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Characterization and application of self-assembled monolayers for interfacial modification of organic electronic devices

Grant number: 20/13917-3
Support type:Scholarships in Brazil - Master
Effective date (Start): June 01, 2021
Effective date (End): February 28, 2023
Field of knowledge:Physical Sciences and Mathematics - Physics - Condensed Matter Physics
Principal researcher:Paulo Barbeitas Miranda
Grantee:Claudia Santana Gonçalves Ferreira
Home Institution: Instituto de Física de São Carlos (IFSC). Universidade de São Paulo (USP). São Carlos , SP, Brazil
Associated research grant:14/50869-6 - INCT 2014: on Organic Electronics, AP.TEM

Abstract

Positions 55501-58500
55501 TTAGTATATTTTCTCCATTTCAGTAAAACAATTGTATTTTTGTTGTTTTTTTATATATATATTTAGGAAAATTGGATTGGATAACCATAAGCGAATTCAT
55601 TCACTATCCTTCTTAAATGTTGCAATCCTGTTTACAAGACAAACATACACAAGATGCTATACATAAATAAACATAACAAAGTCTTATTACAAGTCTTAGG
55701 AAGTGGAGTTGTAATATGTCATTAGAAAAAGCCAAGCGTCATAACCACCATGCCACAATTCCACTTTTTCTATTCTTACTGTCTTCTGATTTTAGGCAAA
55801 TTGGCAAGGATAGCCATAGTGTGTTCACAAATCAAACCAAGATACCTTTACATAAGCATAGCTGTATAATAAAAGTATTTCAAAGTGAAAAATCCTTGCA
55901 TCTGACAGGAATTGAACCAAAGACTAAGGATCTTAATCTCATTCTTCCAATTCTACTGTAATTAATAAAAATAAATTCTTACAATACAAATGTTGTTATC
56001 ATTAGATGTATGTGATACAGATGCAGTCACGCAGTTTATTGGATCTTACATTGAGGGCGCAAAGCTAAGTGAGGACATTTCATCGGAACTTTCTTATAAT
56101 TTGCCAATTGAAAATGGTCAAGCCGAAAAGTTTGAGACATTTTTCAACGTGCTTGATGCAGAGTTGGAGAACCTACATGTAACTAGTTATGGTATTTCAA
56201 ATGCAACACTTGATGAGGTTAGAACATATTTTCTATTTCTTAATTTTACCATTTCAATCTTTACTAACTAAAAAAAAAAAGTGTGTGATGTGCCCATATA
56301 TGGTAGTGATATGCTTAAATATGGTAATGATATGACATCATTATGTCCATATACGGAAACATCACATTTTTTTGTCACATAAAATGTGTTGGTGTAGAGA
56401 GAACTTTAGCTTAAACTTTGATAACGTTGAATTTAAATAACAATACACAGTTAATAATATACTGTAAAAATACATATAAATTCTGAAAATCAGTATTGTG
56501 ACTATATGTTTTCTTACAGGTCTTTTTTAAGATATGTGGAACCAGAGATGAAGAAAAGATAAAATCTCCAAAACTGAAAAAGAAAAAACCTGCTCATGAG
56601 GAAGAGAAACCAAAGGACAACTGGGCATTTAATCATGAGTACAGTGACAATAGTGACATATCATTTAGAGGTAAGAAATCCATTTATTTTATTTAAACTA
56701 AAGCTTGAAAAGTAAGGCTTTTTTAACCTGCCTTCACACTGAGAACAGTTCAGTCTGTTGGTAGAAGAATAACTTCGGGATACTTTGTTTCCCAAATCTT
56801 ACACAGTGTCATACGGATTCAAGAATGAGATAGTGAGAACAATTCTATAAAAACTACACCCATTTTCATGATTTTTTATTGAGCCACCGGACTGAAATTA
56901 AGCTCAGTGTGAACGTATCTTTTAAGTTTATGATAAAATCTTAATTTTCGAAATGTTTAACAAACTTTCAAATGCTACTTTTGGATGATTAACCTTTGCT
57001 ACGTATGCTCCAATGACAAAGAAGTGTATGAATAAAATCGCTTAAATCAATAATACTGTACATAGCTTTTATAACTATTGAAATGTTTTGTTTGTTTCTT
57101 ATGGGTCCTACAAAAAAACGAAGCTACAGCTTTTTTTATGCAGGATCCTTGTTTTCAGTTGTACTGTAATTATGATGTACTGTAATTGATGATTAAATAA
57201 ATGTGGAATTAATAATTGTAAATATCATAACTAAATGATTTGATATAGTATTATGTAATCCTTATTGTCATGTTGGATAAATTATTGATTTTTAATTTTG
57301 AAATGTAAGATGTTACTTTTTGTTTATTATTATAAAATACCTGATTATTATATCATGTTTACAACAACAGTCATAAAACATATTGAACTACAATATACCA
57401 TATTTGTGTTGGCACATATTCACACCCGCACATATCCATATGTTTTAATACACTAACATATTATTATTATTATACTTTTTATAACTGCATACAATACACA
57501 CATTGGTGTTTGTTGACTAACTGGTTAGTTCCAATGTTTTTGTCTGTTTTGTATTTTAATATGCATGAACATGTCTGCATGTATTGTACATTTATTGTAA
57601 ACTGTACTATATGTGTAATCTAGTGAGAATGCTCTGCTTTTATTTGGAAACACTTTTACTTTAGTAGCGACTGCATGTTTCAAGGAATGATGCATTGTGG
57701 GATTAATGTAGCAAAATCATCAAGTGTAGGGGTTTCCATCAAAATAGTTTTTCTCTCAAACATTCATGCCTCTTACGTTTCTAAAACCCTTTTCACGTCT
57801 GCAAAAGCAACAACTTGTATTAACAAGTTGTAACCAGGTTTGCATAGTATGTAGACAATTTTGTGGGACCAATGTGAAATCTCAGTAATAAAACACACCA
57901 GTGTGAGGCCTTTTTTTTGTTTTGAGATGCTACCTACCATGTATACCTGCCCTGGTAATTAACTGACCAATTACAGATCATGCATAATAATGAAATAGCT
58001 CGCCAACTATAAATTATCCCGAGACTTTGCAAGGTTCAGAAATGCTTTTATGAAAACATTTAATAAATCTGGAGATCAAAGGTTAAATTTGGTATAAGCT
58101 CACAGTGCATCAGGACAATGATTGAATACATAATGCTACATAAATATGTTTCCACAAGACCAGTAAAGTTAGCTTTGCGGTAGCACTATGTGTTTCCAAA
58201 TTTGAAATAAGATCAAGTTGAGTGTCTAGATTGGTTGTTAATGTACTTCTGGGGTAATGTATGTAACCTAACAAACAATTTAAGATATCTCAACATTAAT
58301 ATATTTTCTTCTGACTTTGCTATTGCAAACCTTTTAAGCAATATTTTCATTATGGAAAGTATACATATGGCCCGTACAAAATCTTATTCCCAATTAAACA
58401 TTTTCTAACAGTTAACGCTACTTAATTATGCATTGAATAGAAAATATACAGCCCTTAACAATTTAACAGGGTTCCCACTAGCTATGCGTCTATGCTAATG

This proposal addresses the study of interfaces in electronic devices based on conjugated polymers (CPs). We will use Sum-Frequency Generation (SFG) vibrational spectroscopy to investigate dielectric/semiconductor interfaces in organic field-effect transistors (OFETs), and semiconductor/metal interfaces in organic photovoltaic cells (OPVs). In OFETs, the SiO2 dielectric will be modified with self-assembled monolayers (SAMs) of the surfactant DMOAP to evaluate whether the side-chains of the surfactant will be able to induce molecular ordering of the C10 and C16 side-chains of the organic semiconductor poly(3-alkyl)thiophene by Van der Waals chain-chain interaction. Analyzing the C-H vibrations of the CP's side-chains in the SFG spectra will allow determining the molecular arrangement of the interfacial poly(3-alkyl)thiophene molecules and also evaluating how this arrangement affects the OFET's performance, since the dielectric/semiconductor interface is the molecular region directly involved in its operation. SFG spectroscopy will also be used to probe how polyelectrolyte chains, such as polyethylenimine (PEI) and poly[(9,9-bis{3'-[N,N-dimethyl]-N-ethylammonium]propyl}-2,7-fluorene)-alt-1,4-phenylene]dibromide (PFN-Br), can be organized to form dipolar layers favorable to the injection of charges at the OPVs' semiconductor/metal interface. Therefore, this study could have important implications to the understanding of how the molecular arrangement of interfacial components can be manipulated and used to improve the performance of organic electronic devices. (AU)

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